By: Dr Jonathan Reichental
Most people love predictability. They enjoy their routines. It’s a lovely experience to visit a favourite restaurant after a long absence and find that the dish you love is still on the menu and tastes exactly how you remember it.
But predictability and routine in a work context — particularly as humans traverse the fourth industrial revolution — may not be that desirable.
I’m not talking about the comfort of a pay cheque or the reliable trust of a colleague. I’m referring to the need for organisations to change — often quickly — to respond to a world in transition.
The biggest risk to organisations today is the lack of relevancy. If you’re doing the same thing while everything around you (including your customers) is changing, you’re not demonstrating your relevancy and you’re likely on a trajectory toward failure.
Continuous modifications of products and services, and even operations, is becoming a characteristic of the times. The ability to evolve and reinvent at a moment’s notice appears to be emerging as a competitive advantage.
In city government, change often happens slowly, and for plenty of good reasons, such as not having the budget to change or not wanting to upset a community by introducing a new process or having little appetite for even a modest amount of risk.
Each of these is a legitimate concern and must be respected. But can the slow pace of city government innovation and a conservative mindset be sustained and acceptable when the world is rapidly changing?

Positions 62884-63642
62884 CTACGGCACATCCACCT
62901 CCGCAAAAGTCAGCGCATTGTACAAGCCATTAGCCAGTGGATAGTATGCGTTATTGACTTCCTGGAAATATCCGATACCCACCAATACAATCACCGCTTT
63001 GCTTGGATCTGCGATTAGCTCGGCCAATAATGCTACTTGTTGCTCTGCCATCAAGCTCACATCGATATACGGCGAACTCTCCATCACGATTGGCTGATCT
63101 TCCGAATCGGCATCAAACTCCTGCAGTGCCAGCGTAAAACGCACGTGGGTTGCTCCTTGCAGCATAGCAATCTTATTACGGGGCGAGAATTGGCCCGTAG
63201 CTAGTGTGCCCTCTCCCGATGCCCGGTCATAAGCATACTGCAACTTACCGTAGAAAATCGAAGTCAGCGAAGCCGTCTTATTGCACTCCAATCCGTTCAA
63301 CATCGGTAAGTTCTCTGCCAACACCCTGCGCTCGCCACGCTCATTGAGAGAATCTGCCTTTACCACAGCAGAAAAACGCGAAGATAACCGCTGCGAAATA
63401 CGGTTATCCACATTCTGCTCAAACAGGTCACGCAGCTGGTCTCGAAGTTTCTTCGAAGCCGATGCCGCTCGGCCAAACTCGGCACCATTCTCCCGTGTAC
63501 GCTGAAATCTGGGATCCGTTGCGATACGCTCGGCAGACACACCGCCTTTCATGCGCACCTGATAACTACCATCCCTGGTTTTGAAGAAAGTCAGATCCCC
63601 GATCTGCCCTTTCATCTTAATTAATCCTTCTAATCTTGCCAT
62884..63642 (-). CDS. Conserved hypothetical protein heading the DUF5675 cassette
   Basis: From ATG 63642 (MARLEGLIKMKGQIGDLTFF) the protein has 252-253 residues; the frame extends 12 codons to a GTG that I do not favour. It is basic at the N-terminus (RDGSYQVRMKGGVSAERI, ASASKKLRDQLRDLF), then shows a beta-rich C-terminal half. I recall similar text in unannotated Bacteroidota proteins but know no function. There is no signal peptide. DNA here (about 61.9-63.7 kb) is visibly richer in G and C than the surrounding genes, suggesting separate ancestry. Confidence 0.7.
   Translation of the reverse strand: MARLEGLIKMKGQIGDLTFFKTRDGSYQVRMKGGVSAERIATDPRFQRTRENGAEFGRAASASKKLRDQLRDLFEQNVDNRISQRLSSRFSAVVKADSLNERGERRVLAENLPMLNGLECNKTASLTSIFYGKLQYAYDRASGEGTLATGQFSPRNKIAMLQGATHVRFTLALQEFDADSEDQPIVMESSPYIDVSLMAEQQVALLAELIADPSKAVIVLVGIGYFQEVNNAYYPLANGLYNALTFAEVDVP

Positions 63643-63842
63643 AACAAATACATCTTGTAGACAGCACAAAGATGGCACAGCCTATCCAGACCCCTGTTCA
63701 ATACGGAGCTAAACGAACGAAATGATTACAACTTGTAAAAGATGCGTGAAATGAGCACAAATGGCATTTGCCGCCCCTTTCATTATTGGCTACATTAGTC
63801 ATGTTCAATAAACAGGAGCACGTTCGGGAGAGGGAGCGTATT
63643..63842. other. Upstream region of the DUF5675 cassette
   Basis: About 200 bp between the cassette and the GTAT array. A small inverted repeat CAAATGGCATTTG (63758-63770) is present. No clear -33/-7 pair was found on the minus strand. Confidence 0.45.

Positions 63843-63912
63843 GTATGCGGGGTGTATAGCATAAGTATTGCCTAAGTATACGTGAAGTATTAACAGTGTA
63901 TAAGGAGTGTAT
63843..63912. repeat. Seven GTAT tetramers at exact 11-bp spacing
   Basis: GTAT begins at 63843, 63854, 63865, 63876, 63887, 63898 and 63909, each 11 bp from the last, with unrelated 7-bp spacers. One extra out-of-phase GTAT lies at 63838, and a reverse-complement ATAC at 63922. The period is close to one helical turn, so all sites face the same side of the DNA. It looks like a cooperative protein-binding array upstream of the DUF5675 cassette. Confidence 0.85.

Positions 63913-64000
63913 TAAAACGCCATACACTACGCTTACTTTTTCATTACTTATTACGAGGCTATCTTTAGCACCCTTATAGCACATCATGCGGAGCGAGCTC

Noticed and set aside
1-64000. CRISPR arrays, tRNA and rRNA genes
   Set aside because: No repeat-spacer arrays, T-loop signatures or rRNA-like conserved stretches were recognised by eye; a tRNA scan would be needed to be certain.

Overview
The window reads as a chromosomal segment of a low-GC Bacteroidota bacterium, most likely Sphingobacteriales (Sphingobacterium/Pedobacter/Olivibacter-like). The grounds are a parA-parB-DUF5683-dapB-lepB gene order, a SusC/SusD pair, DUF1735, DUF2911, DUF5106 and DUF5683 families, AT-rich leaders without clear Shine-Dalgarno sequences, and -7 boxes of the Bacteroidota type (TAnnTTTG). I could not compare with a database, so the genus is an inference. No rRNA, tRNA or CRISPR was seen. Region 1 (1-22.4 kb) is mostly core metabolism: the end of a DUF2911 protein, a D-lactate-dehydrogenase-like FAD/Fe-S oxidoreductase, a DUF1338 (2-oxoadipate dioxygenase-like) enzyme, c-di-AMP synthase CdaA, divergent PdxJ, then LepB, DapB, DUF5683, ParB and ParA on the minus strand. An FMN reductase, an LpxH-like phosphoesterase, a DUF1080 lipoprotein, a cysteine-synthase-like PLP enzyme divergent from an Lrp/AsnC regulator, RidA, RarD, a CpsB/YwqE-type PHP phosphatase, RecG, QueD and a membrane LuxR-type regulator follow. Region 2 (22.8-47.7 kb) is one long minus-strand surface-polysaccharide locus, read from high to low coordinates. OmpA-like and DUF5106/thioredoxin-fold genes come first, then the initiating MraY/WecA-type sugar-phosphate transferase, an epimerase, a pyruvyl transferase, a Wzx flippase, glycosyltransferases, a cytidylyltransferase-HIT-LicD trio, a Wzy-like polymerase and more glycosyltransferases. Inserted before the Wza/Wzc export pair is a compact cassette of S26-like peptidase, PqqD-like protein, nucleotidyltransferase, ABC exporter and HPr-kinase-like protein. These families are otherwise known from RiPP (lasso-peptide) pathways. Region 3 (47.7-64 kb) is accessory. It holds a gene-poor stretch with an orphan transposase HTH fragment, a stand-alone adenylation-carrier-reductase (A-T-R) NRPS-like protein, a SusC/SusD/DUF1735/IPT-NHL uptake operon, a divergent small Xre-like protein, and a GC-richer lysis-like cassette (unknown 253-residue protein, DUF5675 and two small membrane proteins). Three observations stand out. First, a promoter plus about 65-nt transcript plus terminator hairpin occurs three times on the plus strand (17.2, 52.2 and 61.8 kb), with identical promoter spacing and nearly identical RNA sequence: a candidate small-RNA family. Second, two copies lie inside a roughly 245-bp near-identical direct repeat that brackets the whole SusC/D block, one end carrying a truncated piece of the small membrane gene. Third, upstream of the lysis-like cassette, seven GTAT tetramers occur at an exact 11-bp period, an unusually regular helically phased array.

With city complexity and community expectations increasing, and with a growing number of intractable issues emerging, business-as-usual for a city appears to be under pressure.
Because a smart city strategy is often a response to these challenges, this means that the capacity to embrace change must also expand.
Sticking to the old ways of doing things while simultaneously pursuing a smart city programme would appear to be incompatible.
Leaders who are more flexible, ready to change, and prepared to take more risks may drive more success in their efforts than those who cling to the predictability of the ways things have always been done.
Dr Jonathan Reichental is a multiple-award-winning technology and business leader whose career has spanned both the private and public sectors. He’s been a senior software engineering manager, a director of technology innovation, and has served as Chief Information Officer at both O’Reilly Media and the City of Palo Alto, California. He also creates online education for LinkedIn Learning. Jonathan can be reached on Twitter: @reichentalAbout this Content